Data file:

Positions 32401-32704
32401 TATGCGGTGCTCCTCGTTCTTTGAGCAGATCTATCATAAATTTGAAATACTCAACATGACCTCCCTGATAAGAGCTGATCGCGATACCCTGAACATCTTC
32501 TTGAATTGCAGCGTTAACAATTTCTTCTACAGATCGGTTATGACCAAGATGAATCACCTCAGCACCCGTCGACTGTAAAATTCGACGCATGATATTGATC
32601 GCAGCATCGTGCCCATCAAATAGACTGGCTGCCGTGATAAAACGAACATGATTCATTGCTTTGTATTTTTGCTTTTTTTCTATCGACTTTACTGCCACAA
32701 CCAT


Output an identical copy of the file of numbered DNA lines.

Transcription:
Positions 32401-32704
32401 TATGCGGTGCTCCTCGTTCTTTGAGCAGATCTATCATAAATTTGAAATACTCAACATGACCTCCCTGATAAGAGCTGATCGCGATACCCTGAACATCTTC
32501 TTGAATTGCAGCGTTAACAATTTCTTCTACAGATCGGTTATGACCAAGATGAATCACCTCAGCACCCGTCGACTGTAAAATTCGACGCATGATATTGATC
32601 GCAGCATCGTGCCCATCAAATAGACTGGCTGCCGTGATAAAACGAACATGATTCATTGCTTTGTATTTTTGCTTTTTTTCTATCGACTTTACTGCCACAA
32701 CCAT